Nathan Myhrvold
Nathan Myhrvold

Intellectual Ventures, the Bellevue, Wash.-based patent holding firm run by former Microsoft technology chief Nathan Myhrvold, has laid off 20 percent of its employees.

The layoffs will affect around 140 people, leaving 540 people at the firm, according to Bloomberg BusinessWeek, which spoke to Edward Jung, the company’s co-founder and CTO, about the staffing changes.

Jung claims that it needs fewer people to do the job now that it has automated the patent-buying process, but the report by Bloomberg BusinessWeek suggests that it is also because the company has fallen on hard times as some of its bigger investors become less interested in buying into its funds.

“The reality is that much of the work has been simplified and automated,” Jung told Bloomberg BusinessWeek.

An Intellectual Ventures spokesperson said in a statement sent to GeekWire: “Today, Intellectual Ventures announced a global workforce reduction of 19 percent. We are making operational changes that are consistent with this reduction and will enable us to maintain and expand our leadership in the market for invention. Our assets – both people and intellectual property – are among the best in the industry.”

Intellectual Ventures operates similar to a venture capital fund, but instead of investing in companies, it acquires patents. Companies could buy into the fund, and in exchange, it potentially received legal protection from the patent portfolio.

Some of the major companies that have agreed to invest recently include Microsoft and Sony, but Apple and Intel — both of which had invested in IV in the past — declined to participate. In October, it was seeking to raise 3 billion in fresh capital. Bloomberg BusinessWeek reports that IV kept asking the same companies to reinvest, and if they didn’t, the threat was that the company could always find something to sue one of the entities over.

Over time, the company has amassed about 70,000 patents and it has become increasingly litigious, with lawsuits against companies such as Toshiba, Canon, Symantec, AT&T, CenturyLink, Windstream, as well as banks like Capital One, First National Bank of Omaha and PNC.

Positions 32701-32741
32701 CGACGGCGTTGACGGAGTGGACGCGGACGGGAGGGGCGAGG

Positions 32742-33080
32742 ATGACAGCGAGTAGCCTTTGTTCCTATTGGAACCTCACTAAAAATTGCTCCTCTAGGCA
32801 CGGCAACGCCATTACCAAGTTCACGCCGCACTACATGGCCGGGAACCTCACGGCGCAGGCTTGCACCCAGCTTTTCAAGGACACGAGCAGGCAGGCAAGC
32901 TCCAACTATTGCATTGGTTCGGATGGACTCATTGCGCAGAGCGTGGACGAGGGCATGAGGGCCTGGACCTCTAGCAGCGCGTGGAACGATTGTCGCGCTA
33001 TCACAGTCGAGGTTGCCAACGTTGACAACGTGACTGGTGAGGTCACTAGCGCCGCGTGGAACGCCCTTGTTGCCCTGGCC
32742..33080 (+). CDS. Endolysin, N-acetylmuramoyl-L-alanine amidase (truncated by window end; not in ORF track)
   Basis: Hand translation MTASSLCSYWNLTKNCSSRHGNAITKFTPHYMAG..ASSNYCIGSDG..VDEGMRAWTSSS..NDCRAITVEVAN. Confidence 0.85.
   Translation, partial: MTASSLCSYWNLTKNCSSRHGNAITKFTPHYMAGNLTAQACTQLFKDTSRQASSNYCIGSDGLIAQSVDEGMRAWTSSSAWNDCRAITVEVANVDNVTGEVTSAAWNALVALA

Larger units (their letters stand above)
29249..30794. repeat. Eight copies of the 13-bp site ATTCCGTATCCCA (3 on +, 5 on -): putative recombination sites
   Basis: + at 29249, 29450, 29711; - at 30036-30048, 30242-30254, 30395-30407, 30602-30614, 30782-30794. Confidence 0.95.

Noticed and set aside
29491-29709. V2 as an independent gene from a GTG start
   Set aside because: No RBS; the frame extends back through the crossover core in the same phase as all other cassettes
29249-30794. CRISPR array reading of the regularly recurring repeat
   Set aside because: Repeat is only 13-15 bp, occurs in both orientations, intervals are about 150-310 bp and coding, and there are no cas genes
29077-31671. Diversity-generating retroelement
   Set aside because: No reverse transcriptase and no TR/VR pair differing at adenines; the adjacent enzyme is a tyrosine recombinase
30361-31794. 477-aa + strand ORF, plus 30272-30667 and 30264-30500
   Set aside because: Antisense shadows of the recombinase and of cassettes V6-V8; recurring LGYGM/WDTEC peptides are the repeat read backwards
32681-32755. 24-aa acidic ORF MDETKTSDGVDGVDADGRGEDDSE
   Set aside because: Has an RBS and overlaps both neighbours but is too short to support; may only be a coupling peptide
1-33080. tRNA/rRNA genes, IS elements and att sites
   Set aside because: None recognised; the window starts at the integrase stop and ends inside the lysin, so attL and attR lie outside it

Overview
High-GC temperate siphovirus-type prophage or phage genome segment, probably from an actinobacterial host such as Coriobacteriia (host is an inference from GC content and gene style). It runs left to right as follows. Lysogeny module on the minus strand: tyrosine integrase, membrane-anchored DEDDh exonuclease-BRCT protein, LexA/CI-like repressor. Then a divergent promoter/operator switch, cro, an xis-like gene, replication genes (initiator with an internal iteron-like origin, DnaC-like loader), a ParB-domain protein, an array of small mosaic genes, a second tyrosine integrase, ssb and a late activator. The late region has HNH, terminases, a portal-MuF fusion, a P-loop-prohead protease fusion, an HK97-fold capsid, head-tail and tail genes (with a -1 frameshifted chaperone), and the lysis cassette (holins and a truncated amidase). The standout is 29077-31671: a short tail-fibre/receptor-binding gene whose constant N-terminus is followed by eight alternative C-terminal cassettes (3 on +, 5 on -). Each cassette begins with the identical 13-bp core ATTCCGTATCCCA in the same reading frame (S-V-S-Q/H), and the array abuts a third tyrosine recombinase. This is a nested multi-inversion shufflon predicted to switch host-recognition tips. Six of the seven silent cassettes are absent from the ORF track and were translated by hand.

The main issue debated is whether or not companies like IV hurt or help innovation with its business practices.

Recently, IV has tried highlighting its efforts to develop new inventions. For example, in April, it spun out a new Seattle-based company called CF Global, which aims to develop a market for a new product called Coffee Flour, a food ingredient derived from discarded coffee cherries.

Comments

  • Harkonnen

    Meh, scumbag patent trolls.

  • http://fearmyblog.com/ tacanderson

    I’m not a lawyer, so could someone explain the difference between this:

    “Intellectual Ventures operates similar to a venture capital fund, but instead of investing in companies, it acquires patents. Companies could buy into the fund, and in exchange, it potentially received legal protection from the patent portfolio.”

    And this http://en.wikipedia.org/wiki/Racket_(crime):

    “A racket is a service that is fraudulently offered to solve a problem, such as for a problem that does not actually exist, that will not be put into effect, or that would not otherwise exist if the racket were not to exist. Conducting a racket is racketeering. Particularly, the potential problem may be caused by the same party that offers to solve it, although that fact may be concealed, with the specific intent to engender continual patronage for this party.”

    #JustCurious

    • Chris Oates

      My understanding is that companies who bought into the fund not only got use of the patents in question for their own purposes, but got a percentage of the royalties for licensing those patents to others. It’s far from just “receiving legal protection” as the article implies.

  • Blah

    IV does not have huge capital remaining to buy patents and is unlikely to be able to raise another significant fund so no surprise that it is reducing its patent buying workforce. IV has brought on significant legal talent over the past years but none of them seem to work very hard. Lots of Microsoft like flexible schedules.

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